This week’s Globe column covers 10 ins and outs of mortgage pre-approvals. Below are additional considerations that didn’t make that story…
One area where lenders are constantly looking to outflank competitors is with client retention. And what better way to maximize retention than by making first contact with clients who are approaching maturity?
But when you get that renewal call or letter from your lender, it takes forethought to make the right decision. That’s the topic of this week’s Globe column (click for article).
Banks are hungry for mortgage referrals from real estate agents. They’re so hungry that they’re willing to pay up to $500 per $100,000 of mortgage, just for a Realtor to send you the bank’s way.
But most lenders don’t pay that much. And many of the best lenders pay nothing. So, what do you think the odds are that you’ll be sent to the best lender if your Realtor is getting paid to make that recommendation?
Falling mortgage rates have been one of the biggest single factors escalating home prices. So as rates reverse higher—assuming it’s a sustained increase—values will feel the pressure of deteriorating affordability.
But there’s a contingent that feel rates and home prices could march higher together, indefinitely. Some believe we may not see 2.99% 5-year fixed rates again for several years.
Is that a bad bet to make? Have people over-reacted by calling for the end of low mortgage rates? Does it matter when it comes to timing a home purchase? Those are some topics in this week’s Globe column.
And on Thursday Sept. 12, we’ll poke at this issue even further in a live Globe and Mail chat at noon ET. Click here to join in.
Fitch Ratings, one of the big three North American credit rating agencies, published its mortgage loss model today. It’s basically a bunch of formulas and assumptions that can be used for estimating losses on prime mortgages.
Fitch researched hundreds of thousands of mortgages and settled on six primary factors that drive defaults. They are (in order of significance):
As reported here, the Conservative budget proposes to limit private securitization of insured mortgages. It’s a move that one industry CEO we spoke with calls a potential “dagger through the heart of small lenders.”
That may be an overstatement, but if this measure passes as proposed it will become more expensive for non-banks to compete with the majors. The resulting impact on mortgage rates would be adverse, but modest. On the other hand, even a five basis points rate increase is a $413 interest boost on the typical 5-year mortgage.*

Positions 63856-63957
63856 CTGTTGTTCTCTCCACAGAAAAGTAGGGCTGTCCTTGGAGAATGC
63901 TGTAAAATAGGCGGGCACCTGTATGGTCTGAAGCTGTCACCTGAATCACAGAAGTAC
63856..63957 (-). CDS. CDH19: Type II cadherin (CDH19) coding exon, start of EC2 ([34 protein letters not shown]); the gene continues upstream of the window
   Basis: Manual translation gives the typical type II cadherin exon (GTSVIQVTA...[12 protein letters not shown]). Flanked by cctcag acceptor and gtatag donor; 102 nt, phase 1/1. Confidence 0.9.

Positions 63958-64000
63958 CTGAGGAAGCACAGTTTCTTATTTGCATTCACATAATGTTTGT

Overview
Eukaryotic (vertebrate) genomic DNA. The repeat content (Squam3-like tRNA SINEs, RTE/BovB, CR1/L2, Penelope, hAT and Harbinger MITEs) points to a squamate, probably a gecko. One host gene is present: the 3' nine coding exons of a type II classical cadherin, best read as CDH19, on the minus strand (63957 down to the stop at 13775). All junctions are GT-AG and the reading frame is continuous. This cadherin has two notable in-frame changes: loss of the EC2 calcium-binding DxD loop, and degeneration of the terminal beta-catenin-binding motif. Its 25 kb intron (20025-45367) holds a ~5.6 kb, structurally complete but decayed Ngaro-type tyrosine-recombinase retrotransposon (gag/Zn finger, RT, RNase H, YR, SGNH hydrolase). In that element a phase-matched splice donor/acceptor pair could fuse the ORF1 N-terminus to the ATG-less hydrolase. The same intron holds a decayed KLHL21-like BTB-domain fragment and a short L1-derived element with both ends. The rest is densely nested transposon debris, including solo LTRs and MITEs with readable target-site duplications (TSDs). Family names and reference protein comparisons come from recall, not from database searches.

The questions are, how big is the actual risk being addressed by this rule, and does it warrant limiting lending competition, product innovation and consumer savings? That is the topic of this week’s Globe column.
* Assumes the average mortgage of $175,000, a typical five-year fixed term and a 25-year amortization.
Rob McLister, CMT
There are so many things the Average Joe doesn’t know about the mortgage business.
One is that bank mortgage reps often get paid more for selling higher rates—as do many brokers.
Another is that banks sometimes direct borrowers to outside lenders that the bank has financial relationships with. This happens when the bank chooses not to service the applicant directly (due to qualification issues or an inability to meet the customer’s expectations).
Both of these issues entail potential conflicts and disclosure problems, but banking regulators don’t monitor these matters as closely as you’d think. That was the topic in this week’s Globe column: That story
This week’s Globe column looks at ways people scrape together down payments when they don’t have enough non-registered savings of their own.
It’s still perplexing that regulators let homebuyers borrow their 5% down payment from high interest sources, yet the government bans lower-interest cash-back down payment mortgages and 100% financing.
That’s not to say that borrowing a down payment is advisable (it isn’t in most cases). It’s more a statement that there is regulatory inconsistency here, which is peculiar in a hyper risk-sensitive lending environment.
Ever since the credit crisis, there’s been an ongoing clampdown on mortgage risk. Nowhere is that more evident than with rental and self-employed mortgages.
This week’s Globe column looks at rental financing—and what makes it more challenging today than, say, four years ago.
If you’re a well-qualified borrower and you only own a few properties, this isn’t a major concern. But when you have a larger rental portfolio or need flexibility with your application, it’s a different story.
We get a stream of emails from seniors with mortgages, some of whom are in financial hurt. It is those stories that inspired this week’s Globe column about mortgages in retirement.
This piece has more of a warning tone than most of our articles. That’s because senior debt is one area where there is legitimate danger on the horizon. The trend towards bigger mortgages in retirement is worrisome for the no less than 22% of Canadians who aren’t saving enough to fund normal consumption.